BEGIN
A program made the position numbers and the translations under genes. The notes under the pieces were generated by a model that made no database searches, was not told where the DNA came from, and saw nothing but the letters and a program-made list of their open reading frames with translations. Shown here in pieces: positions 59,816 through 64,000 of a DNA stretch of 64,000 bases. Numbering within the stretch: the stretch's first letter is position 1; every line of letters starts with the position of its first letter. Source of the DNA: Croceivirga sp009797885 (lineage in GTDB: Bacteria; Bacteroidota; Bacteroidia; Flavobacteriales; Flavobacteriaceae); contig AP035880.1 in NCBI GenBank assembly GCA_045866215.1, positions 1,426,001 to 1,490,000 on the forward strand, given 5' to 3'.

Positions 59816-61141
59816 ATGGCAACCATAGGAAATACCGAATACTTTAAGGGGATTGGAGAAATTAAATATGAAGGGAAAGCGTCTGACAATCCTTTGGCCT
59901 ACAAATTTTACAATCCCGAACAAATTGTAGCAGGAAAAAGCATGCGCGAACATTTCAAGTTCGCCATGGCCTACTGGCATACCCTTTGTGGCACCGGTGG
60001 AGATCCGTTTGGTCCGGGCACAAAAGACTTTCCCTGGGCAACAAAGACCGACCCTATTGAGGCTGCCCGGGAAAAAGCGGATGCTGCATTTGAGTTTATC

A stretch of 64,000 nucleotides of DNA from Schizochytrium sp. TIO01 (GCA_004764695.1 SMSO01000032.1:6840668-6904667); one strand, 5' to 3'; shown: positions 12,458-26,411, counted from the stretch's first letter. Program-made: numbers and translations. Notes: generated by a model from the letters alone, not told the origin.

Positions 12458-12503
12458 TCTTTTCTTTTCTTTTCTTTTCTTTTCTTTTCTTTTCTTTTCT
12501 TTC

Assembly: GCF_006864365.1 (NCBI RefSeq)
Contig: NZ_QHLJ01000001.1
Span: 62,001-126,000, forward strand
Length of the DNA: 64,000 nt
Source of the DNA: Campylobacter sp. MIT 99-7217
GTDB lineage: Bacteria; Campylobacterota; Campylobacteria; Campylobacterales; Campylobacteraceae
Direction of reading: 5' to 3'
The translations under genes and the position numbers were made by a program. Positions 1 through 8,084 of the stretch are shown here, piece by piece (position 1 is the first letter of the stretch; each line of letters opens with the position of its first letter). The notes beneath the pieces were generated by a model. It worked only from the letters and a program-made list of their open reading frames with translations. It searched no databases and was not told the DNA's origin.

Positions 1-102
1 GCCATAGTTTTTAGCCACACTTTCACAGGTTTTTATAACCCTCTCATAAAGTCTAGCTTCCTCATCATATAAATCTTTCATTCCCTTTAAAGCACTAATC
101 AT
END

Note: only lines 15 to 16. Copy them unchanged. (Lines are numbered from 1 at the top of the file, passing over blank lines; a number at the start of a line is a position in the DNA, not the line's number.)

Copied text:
GTDB lineage: Bacteria; Campylobacterota; Campylobacteria; Campylobacterales; Campylobacteraceae
Direction of reading: 5' to 3'